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Book Forum: Anxiety Disorders   |    
Fear and Anxiety: The Benefits of Translational Research
Am J Psychiatry 2005;162:200-200. doi:10.1176/appi.ajp.162.1.200
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Houston, Tex.

Edited by Jack M. Gorman, M.D. Washington, D.C., American Psychiatric Publishing, 2002, 284 pp., $39.95 (paper).

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In my opinion, this book constitutes one of the best contributions so far in the fields of neuroscience and psychiatry. The outcomes of translational research along the lines of psychosocial and psychopharmacological approaches, as addressed in this book, have permitted the understanding of the mechanism inherent in anxiety disorders to a level never reached before. Dr. Gorman and the outstanding group of investigators he assembled for the preparation of this book have moved this area of research from rodents to nonhuman primates and ultimately to humans. This major scientific advance has permitted the understanding of the neural circuits involved in the acquisition and manifestation of fear and anxiety.

This text evolved from contributions made during the 92nd annual meeting of the American Psychopathological Association held in March 2002. The entire scientific meeting focused on fear and anxiety as well as emotions and behaviors omnipresent in human and nonhuman life. This meeting’s structure was based on neurosciences, neuroimaging of humans and animals, and clinical observations. The idea was to translate basic, preclinical, and clinical research efforts into viable scientific hypotheses and conclusions based on research evidence.

The message of this book is nicely delineated by means of 14 excellent chapters dealing with a spectrum of topics related to the overall theme—that is, the understanding of the neural circuits responsible for the acquisition and expression of fear. What is unique in this volume is the clarity with which these difficult and complex hypotheses and research observations are described and discussed. From this point of view alone, this book is of major benefit not only for the psychiatrist with expertise in neurosciences but also for the busy clinical psychiatrist as well.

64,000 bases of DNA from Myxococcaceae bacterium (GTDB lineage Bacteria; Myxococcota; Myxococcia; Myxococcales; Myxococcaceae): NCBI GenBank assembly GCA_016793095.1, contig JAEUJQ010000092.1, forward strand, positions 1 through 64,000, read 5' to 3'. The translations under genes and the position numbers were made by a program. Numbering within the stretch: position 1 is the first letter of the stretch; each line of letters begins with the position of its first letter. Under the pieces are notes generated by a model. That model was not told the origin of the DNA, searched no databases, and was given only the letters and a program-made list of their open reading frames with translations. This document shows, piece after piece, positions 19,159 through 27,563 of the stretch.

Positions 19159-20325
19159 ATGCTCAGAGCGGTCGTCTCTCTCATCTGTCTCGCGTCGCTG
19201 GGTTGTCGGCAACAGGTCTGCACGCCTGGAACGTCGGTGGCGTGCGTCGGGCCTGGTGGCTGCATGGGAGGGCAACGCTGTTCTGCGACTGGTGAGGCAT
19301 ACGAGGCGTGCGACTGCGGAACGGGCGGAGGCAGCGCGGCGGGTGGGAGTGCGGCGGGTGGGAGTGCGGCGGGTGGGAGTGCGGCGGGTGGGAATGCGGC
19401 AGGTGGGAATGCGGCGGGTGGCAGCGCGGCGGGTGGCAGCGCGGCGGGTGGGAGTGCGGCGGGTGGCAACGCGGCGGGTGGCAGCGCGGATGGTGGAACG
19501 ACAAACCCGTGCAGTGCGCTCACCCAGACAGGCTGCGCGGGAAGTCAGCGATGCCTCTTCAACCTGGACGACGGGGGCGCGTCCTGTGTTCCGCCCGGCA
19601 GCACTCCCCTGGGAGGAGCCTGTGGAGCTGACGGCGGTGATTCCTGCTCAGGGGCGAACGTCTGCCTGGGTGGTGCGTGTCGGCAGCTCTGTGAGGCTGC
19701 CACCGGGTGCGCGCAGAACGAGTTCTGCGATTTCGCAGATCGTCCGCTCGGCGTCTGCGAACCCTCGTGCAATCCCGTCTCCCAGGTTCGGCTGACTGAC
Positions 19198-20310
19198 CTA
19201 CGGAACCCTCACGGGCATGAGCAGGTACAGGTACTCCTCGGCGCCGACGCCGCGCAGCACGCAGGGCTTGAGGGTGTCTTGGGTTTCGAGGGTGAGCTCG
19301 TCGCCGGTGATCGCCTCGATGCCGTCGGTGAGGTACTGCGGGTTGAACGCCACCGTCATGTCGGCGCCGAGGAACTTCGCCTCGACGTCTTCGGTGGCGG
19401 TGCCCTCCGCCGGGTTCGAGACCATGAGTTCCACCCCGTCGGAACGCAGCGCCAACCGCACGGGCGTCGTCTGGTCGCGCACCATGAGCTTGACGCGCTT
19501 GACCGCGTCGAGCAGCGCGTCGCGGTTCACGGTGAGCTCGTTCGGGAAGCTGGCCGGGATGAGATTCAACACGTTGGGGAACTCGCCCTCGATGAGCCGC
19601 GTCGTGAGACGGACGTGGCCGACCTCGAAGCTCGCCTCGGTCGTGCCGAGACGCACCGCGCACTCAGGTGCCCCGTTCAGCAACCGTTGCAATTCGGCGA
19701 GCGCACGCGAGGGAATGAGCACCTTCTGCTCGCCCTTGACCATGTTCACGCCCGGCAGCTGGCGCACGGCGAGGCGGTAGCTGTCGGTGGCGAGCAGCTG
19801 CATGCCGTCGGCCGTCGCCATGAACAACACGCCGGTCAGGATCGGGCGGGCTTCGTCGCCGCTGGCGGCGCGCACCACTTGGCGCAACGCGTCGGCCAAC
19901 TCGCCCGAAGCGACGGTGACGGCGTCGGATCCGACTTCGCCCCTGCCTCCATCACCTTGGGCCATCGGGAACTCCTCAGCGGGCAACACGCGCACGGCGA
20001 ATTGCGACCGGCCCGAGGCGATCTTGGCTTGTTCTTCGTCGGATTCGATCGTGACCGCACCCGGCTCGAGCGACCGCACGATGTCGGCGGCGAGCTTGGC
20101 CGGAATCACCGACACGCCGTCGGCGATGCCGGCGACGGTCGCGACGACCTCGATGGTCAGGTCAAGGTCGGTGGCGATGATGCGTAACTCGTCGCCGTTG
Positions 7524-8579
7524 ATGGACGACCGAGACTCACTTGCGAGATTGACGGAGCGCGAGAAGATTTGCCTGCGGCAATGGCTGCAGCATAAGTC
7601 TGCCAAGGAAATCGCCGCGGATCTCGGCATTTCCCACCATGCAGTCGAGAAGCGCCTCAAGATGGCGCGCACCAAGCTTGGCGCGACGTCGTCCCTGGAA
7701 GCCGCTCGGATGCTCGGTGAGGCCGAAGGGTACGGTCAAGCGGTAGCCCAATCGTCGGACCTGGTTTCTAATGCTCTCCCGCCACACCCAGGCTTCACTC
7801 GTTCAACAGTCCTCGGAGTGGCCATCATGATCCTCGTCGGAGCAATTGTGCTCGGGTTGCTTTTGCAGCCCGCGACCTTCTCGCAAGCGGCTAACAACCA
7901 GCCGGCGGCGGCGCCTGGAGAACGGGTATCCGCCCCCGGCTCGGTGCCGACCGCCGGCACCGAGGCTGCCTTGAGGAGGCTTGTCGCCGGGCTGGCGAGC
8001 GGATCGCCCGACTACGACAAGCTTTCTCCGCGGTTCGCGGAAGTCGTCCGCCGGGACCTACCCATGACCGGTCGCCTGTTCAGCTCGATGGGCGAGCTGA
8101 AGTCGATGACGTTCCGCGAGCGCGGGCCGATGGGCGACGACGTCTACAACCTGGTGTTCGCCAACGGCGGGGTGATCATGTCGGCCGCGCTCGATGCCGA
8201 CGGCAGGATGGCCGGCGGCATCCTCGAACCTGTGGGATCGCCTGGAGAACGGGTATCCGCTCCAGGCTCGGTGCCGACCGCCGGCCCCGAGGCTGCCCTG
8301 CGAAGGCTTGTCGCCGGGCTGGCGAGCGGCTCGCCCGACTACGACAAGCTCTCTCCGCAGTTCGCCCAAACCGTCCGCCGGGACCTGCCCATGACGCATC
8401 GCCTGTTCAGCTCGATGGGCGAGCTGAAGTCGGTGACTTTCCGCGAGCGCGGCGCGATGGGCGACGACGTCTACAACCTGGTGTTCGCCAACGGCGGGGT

The 14 chapters of this book address key and relevant topics: 1) conditioned fear, manifestations of anxiety, and the role of the amygdala, 2) the role of stress vis-à-vis brain structural damage, 3) the neuropsychobiology of the variable foraging demand paradigm in nonhuman primates, 4) risk factors for anxiety and depression in offspring, 5) pathophysiology of anxiety, 6) psychiatric effects of disasters and terrorism, 7) neuroanatomy of panic disorder, 8) implications for mood and anxiety disorders of neuroimaging studies of nonhuman primates reared under early stressful conditions, 9) neurotoxic effects of childhood trauma, 10) scientific basis of psychological treatments for anxiety disorders, 11) new molecular targets for antianxiety interventions, 12) dissociating components of anxious behavior in young rhesus monkeys, 13) the anatomy of fear, and 14) the role of the amygdala in emotional and social behavior.

What is also unique and highly beneficial in this text is the set of outstanding references offered in every chapter; although they are numerous, they also represent the best that the field can offer in each of the topics covered. In deciphering the neural circuit pertaining to the acquisition and expression of fear, Dr. Gorman and the contributors to this volume have nicely permitted us to view the brain as a functional organ with a myriad of clinical applications to the field of psychiatry. Additionally, what I personally enjoyed most is that this book is written with an integrational approach in mind, where the biopsychosocial model is highly respected and no room for antagonistic behavior is permitted. As a psychosocially oriented psychiatrist, I will always very much value this book in my academic and scientific work. Thus, I strongly recommend it to psychiatrists, neuroscientists, and mental health professionals at large whose work is deeply rooted in the biopsychosocial model.




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